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Frosting for the Cause and Winner of the IceMilk Apron Giveaway!

Happy Sunday, everyone! It’s a beautiful (and freezing) sunny morning here on Lake Ontario–a perfect day to share a guest blog post I did over at a wonderful website called Frosting for the Cause. Frosting for the Cause is a 365 day baking project that highlights a different baker/blogger each day of 2011, sharing stories, recipes, and decorating tips, all to raise money and awareness for cancers that affect women. Paula, also known as The Vanilla Bean Baker, is the mastermind and heart behind this cause, and I was so honoured to be part of something so special.

Stop by Frosting for the Cause to read my guest post on Pinkalicious Cherry Cupcakes and learn about a woman in my life who was affected by cancer. If you’re a baking blogger who hasn’t yet signed up for this project and would like to make a difference, I believe there are some dates available. If you’re a reader who would like to take part and make a difference, you can go to the convenient Donate section of the Frosting for the Cause website. Thank you, Paula, for all of your hard work in putting this project together.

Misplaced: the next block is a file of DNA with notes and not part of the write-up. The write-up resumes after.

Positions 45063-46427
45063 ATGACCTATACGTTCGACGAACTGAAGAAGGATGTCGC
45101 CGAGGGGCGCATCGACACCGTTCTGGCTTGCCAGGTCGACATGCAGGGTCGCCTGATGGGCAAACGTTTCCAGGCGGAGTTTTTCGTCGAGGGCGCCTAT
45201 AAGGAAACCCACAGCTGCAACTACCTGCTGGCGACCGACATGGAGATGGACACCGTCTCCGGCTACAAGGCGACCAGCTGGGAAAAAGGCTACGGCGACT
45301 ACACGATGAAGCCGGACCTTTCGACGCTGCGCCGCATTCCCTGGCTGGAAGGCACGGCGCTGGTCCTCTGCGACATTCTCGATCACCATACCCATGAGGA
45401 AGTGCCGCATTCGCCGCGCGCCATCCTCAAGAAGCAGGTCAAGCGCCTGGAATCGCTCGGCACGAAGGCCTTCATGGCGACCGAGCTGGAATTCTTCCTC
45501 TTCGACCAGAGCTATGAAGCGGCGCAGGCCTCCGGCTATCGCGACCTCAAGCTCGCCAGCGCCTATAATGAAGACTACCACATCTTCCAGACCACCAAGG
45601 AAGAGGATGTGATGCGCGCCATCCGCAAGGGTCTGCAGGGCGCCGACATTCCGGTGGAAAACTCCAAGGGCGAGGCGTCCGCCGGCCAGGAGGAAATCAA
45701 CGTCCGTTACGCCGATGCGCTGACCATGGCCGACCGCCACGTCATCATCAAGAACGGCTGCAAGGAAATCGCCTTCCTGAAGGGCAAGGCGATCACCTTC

It’s also a perfect day to announce the winner of the gorgeous IceMilk Apron! It wasn’t a surprise that you all adore these heirloom aprons as much I do!

The winner of a monogrammed IceMilk Apron of their choice is…

 #129 Anna. Anna said, “these aprons are beautiful! I just sent the link to my mom for her catering company. I am convinced we need these!
my all time favorite pie is my mom’s peanut butter meringue or my Mammie’s hand-picked-full-of-love raspberry.”

Congratulations, Anna! Please contact me at rosie@sweetapolita.com for details and to claim your gorgeous prize!

To check out the complete line of heirloom aprons, pop over to IceMilk Aprons.

I hope you’re enjoying this beautiful Sunday!

Love, Rosie xo

*The winner of this giveaway was randomly selected using random.org. Prize courtesy of Sweetapolita.